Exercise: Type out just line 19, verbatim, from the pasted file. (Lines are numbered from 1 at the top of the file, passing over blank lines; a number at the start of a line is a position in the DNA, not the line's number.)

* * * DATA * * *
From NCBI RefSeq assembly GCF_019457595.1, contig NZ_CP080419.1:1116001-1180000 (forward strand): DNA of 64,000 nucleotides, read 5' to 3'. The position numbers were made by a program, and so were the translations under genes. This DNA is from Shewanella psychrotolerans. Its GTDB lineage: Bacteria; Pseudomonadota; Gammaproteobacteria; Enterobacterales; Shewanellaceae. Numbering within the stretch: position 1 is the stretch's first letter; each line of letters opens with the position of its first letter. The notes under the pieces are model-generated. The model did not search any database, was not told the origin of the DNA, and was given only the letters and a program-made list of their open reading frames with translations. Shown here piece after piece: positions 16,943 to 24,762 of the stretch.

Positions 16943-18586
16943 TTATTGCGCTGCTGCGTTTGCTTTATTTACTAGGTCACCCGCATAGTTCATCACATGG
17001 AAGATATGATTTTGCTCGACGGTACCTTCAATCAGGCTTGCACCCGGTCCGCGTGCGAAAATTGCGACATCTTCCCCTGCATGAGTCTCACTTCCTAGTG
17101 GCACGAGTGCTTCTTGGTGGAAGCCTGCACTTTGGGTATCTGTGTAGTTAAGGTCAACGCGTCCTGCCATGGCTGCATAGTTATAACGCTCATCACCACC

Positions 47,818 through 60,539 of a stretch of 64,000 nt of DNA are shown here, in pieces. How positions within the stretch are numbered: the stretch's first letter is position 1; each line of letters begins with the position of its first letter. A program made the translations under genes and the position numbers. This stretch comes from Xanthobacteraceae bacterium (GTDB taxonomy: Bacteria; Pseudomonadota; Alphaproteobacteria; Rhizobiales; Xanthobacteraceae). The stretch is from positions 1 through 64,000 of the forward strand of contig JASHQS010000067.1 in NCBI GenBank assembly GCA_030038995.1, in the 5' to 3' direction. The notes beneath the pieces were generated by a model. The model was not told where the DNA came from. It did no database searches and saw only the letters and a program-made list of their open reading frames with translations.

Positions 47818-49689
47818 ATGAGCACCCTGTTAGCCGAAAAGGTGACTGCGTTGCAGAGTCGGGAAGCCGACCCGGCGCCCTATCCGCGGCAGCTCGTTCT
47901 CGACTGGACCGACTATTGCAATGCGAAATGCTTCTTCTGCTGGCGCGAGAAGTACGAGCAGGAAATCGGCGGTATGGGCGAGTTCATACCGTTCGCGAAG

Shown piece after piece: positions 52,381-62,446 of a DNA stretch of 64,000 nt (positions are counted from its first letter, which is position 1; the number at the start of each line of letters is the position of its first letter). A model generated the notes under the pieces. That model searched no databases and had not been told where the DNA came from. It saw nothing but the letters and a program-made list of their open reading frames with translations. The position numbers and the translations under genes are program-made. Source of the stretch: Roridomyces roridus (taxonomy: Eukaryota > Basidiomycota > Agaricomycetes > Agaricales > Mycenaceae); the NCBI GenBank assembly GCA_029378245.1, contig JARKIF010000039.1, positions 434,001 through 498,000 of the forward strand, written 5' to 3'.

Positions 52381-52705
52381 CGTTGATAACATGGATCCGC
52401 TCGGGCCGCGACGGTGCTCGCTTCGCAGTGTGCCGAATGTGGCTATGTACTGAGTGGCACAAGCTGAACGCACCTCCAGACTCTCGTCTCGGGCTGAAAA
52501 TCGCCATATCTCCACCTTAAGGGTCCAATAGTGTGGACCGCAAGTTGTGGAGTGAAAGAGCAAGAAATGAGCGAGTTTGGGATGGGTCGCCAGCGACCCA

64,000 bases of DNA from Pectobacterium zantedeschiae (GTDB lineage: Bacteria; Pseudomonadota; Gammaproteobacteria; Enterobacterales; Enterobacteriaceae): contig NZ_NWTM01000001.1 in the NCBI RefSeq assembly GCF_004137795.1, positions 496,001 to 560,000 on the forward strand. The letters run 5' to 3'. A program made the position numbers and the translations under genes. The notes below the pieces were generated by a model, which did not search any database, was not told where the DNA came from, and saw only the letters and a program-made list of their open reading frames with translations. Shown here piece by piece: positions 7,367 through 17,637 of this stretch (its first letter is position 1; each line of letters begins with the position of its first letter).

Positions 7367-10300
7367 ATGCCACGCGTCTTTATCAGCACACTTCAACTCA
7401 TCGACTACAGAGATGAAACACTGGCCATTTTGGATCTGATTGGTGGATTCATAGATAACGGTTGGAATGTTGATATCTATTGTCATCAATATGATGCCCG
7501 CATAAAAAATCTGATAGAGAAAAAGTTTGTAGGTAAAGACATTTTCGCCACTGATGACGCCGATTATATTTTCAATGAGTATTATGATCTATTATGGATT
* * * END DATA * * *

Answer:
7501 CATAAAAAATCTGATAGAGAAAAAGTTTGTAGGTAAAGACATTTTCGCCACTGATGACGCCGATTATATTTTCAATGAGTATTATGATCTATTATGGATT